I'm starting a thread about English accents! Not just native English accents, by the way, but also accents of people from non-English speaking countries.
So, what kind of accent do you speak with? Do you like your accent? What kinds of accents do you like or dislike?
I myself speak with a Welsh, Irish and Scottish mixed accent. It's rhotic and has the velar fricative in ''loch'' /lQx/.
So anyway, what about you? And remember, everyone has an accent!
Speak - Australian English with probably a general accent
Like - Boston, NY, Irish, Glaswegian
Dislike - some southern US accents, something like Viriginia maybe, Northern Irish
I have your ordinary run-of-the-mill non-regional American accent. I can't say that I have an opinion on whether I like it or not -- it's mine and I'm stuck with it, I suppose, so no point in getting all worked up either way.
I like most accents on the right people -- even Damian's could-you-repeat-that-in-English-please? Scottish eccentricities ;)
I like Australian, Irish, Scottish, and South African on anybody, but I generally dislike Southern US in men and honking Brooklyn/Bronx/Queens in women. Ambivalent about English. No idea what Welsh sounds like.
I'm a native speaker of North American English. To be more specific my dialect is Californian. I'm perfectly happy with it (what can I say? it's natural to me...like Uriel said). Being interested in phonology, dialectology and linguistics in general I think all accents are interesting, and truly feel annoying accents aren't necessarily an accent-wide thing but can be chalked up to individuals (if I think of an accent I across the board don't like I'll make an addendum to this message). For instance I think that even tho Fran Drescher's accent does annoy me, it's more Fran Drescher herself than her actual accent. I've heard similar accents from other people that didn't annoy me :) But regardless I still think even a less esthetically pleasing accent is very interesting to me linguistically.
I personally think ol' Fran's hamming it up a little -- she wasn't that obnoxious in This Is Spinal Tap.
<<I personally think ol' Fran's hamming it up a little -- she wasn't that obnoxious in This Is Spinal Tap.>>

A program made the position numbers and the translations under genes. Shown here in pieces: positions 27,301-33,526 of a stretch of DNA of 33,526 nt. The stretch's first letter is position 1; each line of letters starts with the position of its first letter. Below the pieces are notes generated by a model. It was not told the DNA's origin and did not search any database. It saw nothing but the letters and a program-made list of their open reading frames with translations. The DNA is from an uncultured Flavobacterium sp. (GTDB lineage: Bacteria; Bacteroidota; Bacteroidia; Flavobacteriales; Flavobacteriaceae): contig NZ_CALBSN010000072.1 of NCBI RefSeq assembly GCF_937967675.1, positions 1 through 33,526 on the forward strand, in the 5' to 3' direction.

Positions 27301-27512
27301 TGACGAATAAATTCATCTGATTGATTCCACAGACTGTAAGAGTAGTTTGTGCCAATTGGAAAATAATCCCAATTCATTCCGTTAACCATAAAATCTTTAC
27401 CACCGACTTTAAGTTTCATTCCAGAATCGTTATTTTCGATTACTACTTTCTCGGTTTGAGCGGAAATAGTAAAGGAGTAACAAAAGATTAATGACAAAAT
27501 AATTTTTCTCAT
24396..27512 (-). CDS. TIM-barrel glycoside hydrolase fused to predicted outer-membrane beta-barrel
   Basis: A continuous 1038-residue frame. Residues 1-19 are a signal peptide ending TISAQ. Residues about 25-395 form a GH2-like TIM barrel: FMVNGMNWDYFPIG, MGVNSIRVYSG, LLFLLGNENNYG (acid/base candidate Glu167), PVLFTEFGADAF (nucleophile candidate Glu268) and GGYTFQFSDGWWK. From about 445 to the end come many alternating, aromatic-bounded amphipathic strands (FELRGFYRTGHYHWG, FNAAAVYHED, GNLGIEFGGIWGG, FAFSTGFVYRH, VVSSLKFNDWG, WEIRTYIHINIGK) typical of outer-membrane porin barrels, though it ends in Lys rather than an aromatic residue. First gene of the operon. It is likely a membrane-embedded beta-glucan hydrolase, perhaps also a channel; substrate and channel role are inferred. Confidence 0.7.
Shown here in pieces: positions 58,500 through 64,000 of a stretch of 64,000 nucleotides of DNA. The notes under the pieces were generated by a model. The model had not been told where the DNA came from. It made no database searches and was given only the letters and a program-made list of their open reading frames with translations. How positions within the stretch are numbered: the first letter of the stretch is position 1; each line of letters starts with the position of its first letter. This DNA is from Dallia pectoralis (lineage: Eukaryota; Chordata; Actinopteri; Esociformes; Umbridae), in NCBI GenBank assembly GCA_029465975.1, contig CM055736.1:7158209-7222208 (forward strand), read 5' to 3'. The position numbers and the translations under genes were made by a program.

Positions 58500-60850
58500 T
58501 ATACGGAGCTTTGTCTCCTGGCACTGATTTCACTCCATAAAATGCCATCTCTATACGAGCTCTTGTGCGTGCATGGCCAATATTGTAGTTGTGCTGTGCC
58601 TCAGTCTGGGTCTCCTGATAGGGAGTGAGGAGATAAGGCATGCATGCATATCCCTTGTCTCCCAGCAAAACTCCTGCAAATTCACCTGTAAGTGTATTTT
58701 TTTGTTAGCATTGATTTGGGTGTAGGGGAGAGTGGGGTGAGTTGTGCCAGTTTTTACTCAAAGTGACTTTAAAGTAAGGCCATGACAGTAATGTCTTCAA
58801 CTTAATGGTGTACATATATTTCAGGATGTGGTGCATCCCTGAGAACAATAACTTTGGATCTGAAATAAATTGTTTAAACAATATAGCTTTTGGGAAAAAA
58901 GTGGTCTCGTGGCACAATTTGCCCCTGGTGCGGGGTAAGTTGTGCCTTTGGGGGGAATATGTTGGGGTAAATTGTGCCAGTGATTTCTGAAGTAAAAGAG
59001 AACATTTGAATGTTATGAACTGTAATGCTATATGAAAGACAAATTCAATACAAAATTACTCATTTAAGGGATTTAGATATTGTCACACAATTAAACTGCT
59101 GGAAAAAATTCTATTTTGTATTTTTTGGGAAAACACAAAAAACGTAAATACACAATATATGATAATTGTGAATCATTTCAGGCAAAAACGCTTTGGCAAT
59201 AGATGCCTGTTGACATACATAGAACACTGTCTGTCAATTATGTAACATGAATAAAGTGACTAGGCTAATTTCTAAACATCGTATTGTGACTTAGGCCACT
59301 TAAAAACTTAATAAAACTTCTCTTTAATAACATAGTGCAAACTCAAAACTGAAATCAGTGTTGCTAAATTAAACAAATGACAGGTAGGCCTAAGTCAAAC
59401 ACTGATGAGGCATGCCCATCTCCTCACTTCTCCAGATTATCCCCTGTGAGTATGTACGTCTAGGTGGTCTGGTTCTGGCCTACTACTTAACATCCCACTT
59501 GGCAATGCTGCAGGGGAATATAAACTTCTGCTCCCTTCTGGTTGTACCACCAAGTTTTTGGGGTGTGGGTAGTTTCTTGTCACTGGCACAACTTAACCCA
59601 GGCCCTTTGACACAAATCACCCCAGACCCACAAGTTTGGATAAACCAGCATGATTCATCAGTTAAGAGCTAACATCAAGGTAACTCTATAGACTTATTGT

Yeah I was thinking of that too. It wasn't as annoying in "This is Spinal Tap" from what I remember. She's probably been typecast with that type of accent she had in "The Nanny" as she's had it in more of her recent stuff.
Not to mention her in Saturday Night Fever.
What do you think prompts people to decide that they "like" or "dislike" a particular accent? Sound quality only, association with someone that you admire or find attractive (or despise and find unattractive), history, politics, what?
<<What do you think prompts people to decide that they "like" or "dislike" a particular accent? Sound quality only, association with someone that you admire or find attractive (or despise and find unattractive), history, politics, what?>>
I think most of it is actually the people who speak it, and the inevitable associations (whether true or not) of their accent with their character. For instance, it's no coincidence that dialects spoken in rural areas are often seen as "backwards" or "incorrect" by the city dwellers of the world. The city dwellers are the ones with power and prestige. At best rural dialects may be considered "rustic" or even "genuine" but the same people who in theory find them charming wouldn't likely find them suitable or preferable for professional purposes.
For Americans a Southern accent is probably most stigmatized on a national level, and while people may truly believe they don't like it for esthetic reasons only, you'd think that if people judged on esthetic reasons only that there'd be much more variation in terms of the accents Americans dislike the most. Obviously, in the case of American accents, a Southern accent is often inextricably linked with negative stereotypes of Southerners.
A good example of this phenomenon may be found in people removed from a sociolinguistic context. Studies have shown that many Americans typically perceive RP British English and Cockney English as being equally pleasing to the ear and generally esthetically pleasing. Of course the average American is naturally not immersed in the sociolinguistic context of dialects spoken thousands of miles away, so while they can tell it's a British accent, they're often far removed of the sociolinguistic baggage and/or prestige each British accent carries. While Americans may find a Cockney accent pleasing or be neutral on it, it obviously carries a much different social status in the context of England.
The same has been found in the reverse situation. The typical British person is not necessarily fully aware of which American accents are stigmatized in the American context. They may perceive a rural Southern US accent and, say, a Pacific Northwest accent as having a few differences, but may not be aware of the associated social statuses associated with each one.
In short, I do believe sheer esthetics may play a role in someone liking or not liking an accent, but I believe most people are unaware of just how powerful sociolinguistic phenomena (stereotypes, associations, etc.) are in shaping people's preferences for certain accents.
Kirk - I agree, a social class stigimatisation affects how someone views an accent. I think that is the reason for me not liking some southern US accents, yet at the same time I do like some people speaking with such accents - eg Dr Phil, I love the way he talks (but that might be just because I like Dr Phil as a person on TV).
Mannix - here is my website if you are interested in hearing my voice: http://www.geocities.com/fkosovel
Only the eastern half of Texas is really Southern. I guess I've heard him talk and never noticed his accent.